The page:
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Purina - NSC Values & kcal/lb values

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  • #21
    Originally posted by beowulf View Post
    I label it a sweet feed because despite Purina's play as it being a "nugget/pelleted feed", it still is a mixture of various grains with a high amount of molasses in it. Just because it is in a pellet form does not mean it isn't a sweet-feed to me. Being a trained Purina Expert myself (as in, my store was certified and we had many Purina Experts teach us about Purina products), I've seen a variety of feeds marketed as something they may/may not be classified directly as: to me, if it is bound together, crushed, rolled, and has high molasses concentrate, it is a sweet feed even if it isn't advertised as such - note: Ultium spoils quickly because of its molasses content (:

    You don't have to agree with me, and that's fine.
    How could something with a high molasses content have an NSC of 15%? I'm not being sarcastic...I'm genuinely asking.

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    • #22
      Originally posted by beowulf View Post
      I label it a sweet feed because despite Purina's play as it being a "nugget/pelleted feed", it still is a mixture of various grains with a high amount of molasses in it. Just because it is in a pellet form does not mean it isn't a sweet-feed to me.
      Being a textured feed doesn't make something a sweet feed either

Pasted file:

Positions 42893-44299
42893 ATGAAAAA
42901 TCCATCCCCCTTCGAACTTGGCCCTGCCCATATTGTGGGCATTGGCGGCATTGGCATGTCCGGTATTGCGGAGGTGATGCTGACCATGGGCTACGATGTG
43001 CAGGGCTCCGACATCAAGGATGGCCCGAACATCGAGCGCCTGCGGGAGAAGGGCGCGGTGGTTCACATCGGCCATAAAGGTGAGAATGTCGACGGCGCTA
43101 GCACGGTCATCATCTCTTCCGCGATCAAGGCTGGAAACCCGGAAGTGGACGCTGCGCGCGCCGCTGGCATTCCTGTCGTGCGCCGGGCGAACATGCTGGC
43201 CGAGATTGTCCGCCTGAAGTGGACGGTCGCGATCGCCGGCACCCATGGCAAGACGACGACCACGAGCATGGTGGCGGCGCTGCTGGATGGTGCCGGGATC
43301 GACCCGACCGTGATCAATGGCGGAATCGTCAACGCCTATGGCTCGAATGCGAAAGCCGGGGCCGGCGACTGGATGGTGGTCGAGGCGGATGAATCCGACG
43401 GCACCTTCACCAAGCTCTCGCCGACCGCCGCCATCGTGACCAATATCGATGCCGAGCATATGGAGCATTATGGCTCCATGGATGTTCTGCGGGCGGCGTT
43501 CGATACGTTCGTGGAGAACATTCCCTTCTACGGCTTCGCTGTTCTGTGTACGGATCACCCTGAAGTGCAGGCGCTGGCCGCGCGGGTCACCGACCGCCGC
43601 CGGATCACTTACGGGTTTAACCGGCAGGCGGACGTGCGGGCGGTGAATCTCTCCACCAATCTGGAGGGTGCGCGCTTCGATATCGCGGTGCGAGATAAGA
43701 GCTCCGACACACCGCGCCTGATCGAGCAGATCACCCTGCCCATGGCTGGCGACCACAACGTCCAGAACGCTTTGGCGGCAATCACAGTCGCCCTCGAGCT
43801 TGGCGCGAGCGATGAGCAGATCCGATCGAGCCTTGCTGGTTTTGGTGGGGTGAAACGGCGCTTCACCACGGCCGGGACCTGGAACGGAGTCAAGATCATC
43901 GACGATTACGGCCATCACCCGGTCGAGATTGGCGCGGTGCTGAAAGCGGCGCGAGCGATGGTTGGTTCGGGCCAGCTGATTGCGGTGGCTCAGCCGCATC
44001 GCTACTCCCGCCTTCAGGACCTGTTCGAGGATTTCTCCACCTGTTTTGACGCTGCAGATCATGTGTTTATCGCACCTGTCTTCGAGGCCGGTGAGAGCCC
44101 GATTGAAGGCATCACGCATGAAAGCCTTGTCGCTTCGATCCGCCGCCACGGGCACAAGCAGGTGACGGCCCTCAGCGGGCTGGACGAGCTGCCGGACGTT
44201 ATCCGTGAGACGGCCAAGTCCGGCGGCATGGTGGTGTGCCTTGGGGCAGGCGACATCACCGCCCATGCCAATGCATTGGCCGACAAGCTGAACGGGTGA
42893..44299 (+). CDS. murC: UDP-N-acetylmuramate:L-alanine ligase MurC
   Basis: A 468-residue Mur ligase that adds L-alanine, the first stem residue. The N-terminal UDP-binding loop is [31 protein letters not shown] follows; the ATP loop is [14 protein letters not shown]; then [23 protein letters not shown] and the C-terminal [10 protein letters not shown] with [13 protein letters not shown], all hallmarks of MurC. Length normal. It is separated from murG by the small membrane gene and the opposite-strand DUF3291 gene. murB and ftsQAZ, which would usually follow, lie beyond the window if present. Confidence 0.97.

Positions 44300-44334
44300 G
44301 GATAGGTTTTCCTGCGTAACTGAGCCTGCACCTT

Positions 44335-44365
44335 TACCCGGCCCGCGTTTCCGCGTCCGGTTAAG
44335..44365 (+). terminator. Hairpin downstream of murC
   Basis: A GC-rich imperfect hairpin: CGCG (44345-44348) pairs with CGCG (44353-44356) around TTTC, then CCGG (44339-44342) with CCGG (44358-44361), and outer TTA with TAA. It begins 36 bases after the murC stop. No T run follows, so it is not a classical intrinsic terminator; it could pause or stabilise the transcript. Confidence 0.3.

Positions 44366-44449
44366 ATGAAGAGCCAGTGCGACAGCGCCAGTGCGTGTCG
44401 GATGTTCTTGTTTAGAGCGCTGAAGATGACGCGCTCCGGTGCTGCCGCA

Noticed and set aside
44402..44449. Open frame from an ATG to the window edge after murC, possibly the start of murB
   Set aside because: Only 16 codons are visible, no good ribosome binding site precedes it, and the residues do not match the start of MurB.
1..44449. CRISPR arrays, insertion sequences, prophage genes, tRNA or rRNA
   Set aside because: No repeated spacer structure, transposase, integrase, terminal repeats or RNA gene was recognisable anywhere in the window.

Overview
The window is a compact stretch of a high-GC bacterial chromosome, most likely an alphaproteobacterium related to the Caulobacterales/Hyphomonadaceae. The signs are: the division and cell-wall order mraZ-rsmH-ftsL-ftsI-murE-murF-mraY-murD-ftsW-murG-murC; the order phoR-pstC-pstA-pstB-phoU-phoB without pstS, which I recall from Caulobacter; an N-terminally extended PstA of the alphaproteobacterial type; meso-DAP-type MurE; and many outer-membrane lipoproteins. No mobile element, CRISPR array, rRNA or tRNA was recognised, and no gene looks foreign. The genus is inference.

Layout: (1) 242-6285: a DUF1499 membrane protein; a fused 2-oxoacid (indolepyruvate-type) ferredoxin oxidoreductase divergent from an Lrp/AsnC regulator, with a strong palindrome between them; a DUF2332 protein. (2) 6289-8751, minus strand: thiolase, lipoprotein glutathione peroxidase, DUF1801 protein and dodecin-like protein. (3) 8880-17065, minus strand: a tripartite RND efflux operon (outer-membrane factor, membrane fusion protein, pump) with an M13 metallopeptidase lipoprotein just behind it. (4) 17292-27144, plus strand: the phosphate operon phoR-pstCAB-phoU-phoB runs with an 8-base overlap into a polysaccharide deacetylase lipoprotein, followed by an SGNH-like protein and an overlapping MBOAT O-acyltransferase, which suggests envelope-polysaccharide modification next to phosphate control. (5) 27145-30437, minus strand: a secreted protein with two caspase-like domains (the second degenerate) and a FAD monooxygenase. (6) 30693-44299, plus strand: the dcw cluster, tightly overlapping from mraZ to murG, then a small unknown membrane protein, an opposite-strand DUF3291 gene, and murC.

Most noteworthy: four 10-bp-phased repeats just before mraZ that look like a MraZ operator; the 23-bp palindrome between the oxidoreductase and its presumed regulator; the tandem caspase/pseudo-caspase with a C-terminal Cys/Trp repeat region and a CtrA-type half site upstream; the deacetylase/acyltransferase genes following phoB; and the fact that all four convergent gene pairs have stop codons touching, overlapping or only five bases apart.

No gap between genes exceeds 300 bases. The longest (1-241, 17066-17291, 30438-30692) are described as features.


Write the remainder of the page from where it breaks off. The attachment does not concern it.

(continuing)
15% simply isn't in the ballpark of "sweet feed". It doesn't matter that there's molasses in it, and if it's only 15% NSC, it can't have that much in the way of actual grains or molasses.

      TC Growth is a very "sweet" looking and tasting feed, but at 13% NSC, lower than the UC, it's not remotely a sweet feed either

      Being a trained Purina Expert myself (as in, my store was certified and we had many Purina Experts teach us about Purina products), I've seen a variety of feeds marketed as something they may/may not be classified directly as: to me, if it is bound together, crushed, rolled, and has high molasses concentrate, it is a sweet feed even if it isn't advertised as such - note: Ultium spoils quickly because of its molasses content (:
      At 15% NSC, it just can't have a high molasses content.

      Obviously you can call a feed whatever you like, but the traditional "sweet feed" is lots of grains and lots of molasses and a high NSC value. There are high NSC pelleted feeds I wouldn't call a sweet feed either, since some of them are so high simply because of the large amount of grains in it, even when there isn't a lot of molassed
      ______________________________
      The CoTH CYA - please consult w/your veterinarian under any and all circumstances. - ET

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      • #23
        Awesome list!!

        But no Equine Senior Active Healthy Edge which I feed from time to time. Have always been curious about calories and NSC. Guess I'll have to get off my ass and ask them At least they seem to be forthcoming with the info!

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        • #24
          The main problem with feed companies posting something like a specific NSC is that yes some bags will test at what is on the bag but others will not. Therefore, if someone tests a bag theirs comes back abnormal it could cause a big stink.

          I'm not saying this is right but as it stands every bag doesn't have to be identical. With more standardization comes in increase in price of grain which wouldn't make consumers happy either.